Debate is an essential element of the formation of ideas. Matters under debate are under consideration and in formation.
Granted, debates are informed by some knowledge or conviction one has about the subject, or a desire to test one’s ideas further.
The trouble, at times, is that debates soon become one-sided, partial and dogmatic. At times, debates are driven by an ideology of political persuasion, or a fixation about an idea or a personality, or by the exercise of power.
In a country like South Africa, where the freedom of expression and of the media is a prized right, what should have been debate could soon degenerate into name calling or labelling. In some respects, debate is frustrated by an excessive desire to please or to appeal to the gallery, or to seek public acceptance. Much of our exposure to ideas in South Africa often takes on this character.
It must be conceded, I believe, that during president Thabo Mbeki’s tenure, South Africans were challenged to think, and to think carefully, to deliberate on public issues with some care, to explore ideas beyond those they found amenable to their own way of thinking, to agree and disagree, without being disagreeable.
In a nutshell, something akin to what William Wordsworth had to say about France in his romantic portrayal of the French Revolution, “where Reason seemed the most to assert her rights”. Even as president, Mbeki raised his voice and challenged the tyranny of the single, populist narrative. South Africans engaged the president through his speeches to Parliament, through his substantive contributions to policymaking in the administration, through his articulation of the challenges the country faced, and even more so, by his regular weekly column in the newsletter ANC Today.
The art of debate and dialogue is nothing if it is not a mutual searching and seeking for the truth. Debate should never be founded on a deliberate untruth or be misleading in order to make quick gains. It is designed to arrive at the truth, or to celebrate the truth.
Mbeki could be unlike many politicians in that he affirmed the moral character of the state and the moral duty of the agents of the state to be guided by the truth at all times. In some respects, he stood for the truth, even where it hurts.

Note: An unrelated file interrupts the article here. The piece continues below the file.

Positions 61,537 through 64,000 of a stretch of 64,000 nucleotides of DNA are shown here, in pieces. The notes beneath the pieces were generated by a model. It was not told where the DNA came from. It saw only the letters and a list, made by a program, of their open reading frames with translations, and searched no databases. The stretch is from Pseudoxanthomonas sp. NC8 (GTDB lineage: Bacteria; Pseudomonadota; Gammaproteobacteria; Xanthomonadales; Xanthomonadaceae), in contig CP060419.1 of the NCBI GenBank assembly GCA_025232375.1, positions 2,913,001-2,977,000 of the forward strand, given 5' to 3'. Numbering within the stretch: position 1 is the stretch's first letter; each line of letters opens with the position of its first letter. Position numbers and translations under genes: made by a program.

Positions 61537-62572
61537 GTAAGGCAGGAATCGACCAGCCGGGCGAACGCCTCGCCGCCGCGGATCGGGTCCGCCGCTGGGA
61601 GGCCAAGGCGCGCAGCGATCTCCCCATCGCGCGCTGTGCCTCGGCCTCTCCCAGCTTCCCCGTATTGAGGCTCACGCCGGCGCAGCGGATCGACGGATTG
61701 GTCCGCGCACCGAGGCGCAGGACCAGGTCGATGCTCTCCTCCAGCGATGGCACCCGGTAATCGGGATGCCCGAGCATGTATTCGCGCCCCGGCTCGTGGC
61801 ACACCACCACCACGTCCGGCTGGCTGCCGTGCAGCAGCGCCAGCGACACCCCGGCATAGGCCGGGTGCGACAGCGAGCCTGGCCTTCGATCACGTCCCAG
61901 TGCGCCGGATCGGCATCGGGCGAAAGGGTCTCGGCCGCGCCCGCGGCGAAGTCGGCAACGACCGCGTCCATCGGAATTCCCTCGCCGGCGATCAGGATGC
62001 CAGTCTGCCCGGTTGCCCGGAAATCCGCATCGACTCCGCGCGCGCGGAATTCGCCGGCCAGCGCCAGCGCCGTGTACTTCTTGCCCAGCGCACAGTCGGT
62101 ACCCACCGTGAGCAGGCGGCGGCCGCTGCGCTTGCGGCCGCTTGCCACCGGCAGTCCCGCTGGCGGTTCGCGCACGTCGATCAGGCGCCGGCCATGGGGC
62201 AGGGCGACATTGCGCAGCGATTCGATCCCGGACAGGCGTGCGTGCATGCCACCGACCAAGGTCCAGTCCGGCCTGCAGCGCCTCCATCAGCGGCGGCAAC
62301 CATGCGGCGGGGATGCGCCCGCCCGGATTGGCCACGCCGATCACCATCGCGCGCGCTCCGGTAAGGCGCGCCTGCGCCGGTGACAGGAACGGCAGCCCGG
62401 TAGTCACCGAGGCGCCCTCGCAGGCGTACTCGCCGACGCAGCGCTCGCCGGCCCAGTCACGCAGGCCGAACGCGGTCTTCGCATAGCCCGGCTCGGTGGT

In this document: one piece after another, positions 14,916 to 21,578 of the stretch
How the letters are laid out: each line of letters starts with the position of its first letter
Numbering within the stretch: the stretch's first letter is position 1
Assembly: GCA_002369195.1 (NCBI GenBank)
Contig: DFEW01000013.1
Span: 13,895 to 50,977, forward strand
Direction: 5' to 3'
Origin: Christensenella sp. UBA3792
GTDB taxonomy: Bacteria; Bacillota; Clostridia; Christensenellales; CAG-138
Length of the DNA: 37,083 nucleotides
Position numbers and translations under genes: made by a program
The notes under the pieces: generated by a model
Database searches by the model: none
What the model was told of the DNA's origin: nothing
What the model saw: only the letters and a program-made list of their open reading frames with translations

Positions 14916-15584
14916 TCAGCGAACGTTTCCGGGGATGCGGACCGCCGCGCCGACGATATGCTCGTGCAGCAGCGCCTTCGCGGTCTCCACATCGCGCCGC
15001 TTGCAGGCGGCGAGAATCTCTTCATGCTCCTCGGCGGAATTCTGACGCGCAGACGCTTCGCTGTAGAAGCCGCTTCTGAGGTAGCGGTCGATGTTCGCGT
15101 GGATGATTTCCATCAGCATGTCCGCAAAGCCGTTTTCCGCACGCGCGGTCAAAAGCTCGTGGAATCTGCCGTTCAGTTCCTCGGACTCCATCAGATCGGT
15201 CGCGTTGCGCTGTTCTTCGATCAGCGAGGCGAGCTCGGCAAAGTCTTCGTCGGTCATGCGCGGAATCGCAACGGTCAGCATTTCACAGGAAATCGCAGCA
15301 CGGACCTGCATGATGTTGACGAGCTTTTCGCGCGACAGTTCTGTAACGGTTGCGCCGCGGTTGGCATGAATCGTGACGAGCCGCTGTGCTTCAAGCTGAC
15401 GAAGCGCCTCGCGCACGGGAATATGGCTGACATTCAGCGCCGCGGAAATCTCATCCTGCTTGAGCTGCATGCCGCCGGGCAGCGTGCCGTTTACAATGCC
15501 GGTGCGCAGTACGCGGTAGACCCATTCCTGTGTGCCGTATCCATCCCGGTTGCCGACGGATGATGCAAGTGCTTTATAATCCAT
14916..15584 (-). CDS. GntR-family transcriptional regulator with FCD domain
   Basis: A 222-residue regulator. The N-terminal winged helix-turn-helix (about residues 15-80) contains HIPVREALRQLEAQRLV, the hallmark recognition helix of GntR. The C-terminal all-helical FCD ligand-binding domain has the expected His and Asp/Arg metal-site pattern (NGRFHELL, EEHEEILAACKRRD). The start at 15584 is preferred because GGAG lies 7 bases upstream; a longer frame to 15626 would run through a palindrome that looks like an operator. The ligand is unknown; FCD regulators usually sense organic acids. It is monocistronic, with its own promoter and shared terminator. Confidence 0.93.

Debate therefore, if it is to be of value, must hold together the moral values of truth, honesty and ethics.
The book speaks to the fact that any contemporary leader of Africa worth his/her salt should understand that Africa is in the process of construction. In other words, it seeks ultimately to materialise the ideas into something concrete.
It was president Mbeki who, I believe, coined the phrase the African century as we approached the end of the last and ushered in the new century in the year 2000. This coincided with the adoption of the Constitutive Act of the African Union (AU), which saw the transition from the Organisation of African Unity to the AU. It was a time of great promise and hope for Africa, never before seen or experienced in Africa.
This study as contained in the book, then, is our hope to rekindle these ideas of the great possibilities for Africa – a project very much in the DNA of president Mbeki.
We held the view that this level of intellectual output should not only be celebrated, but also be engaged with in as systematic a manner as possible, short of engaging in scholarly research (that can be left to researchers, professors and universities to do!).
Mbeki, no doubt, brought dignitas, gravitas and decency to the office of president. He rendered politics a matter of service and he was forever conscious of the needs of the poor, and the challenge bequeathed to democratic South Africa to address both the problems of inequality and social cohesion.
He had the depth of understanding of the country, in its history and in its evolution, to understand that the South African state is a project in formation. And yet we are nowhere near a perfect state. All that one hopes for is that the state and public representatives will be imbued with the ethics and morality of service.
Questions must remain as to whether, in South Africa, the ideal of constitutionalism could best serve a society eager for change, or not? What cannot be gainsaid, I believe, is that president Mbeki attached signal value to morality in public life, to a faithfulness to the prescripts of the Constitution and respect for the rule of law. He subordinated himself, as head of state, to the law and the will of the people.
My prayer is that the book should be taken seriously as a rich resource of knowledge and discovery, and that it is reflected on. It could provide new ideas as South Africa struggles to rediscover her soul.
This is edited extract of a speech Pityana delivered at the presentation of the book he edited, Building Blocks Towards an African Century: Essays in Honour of Thabo Mbeki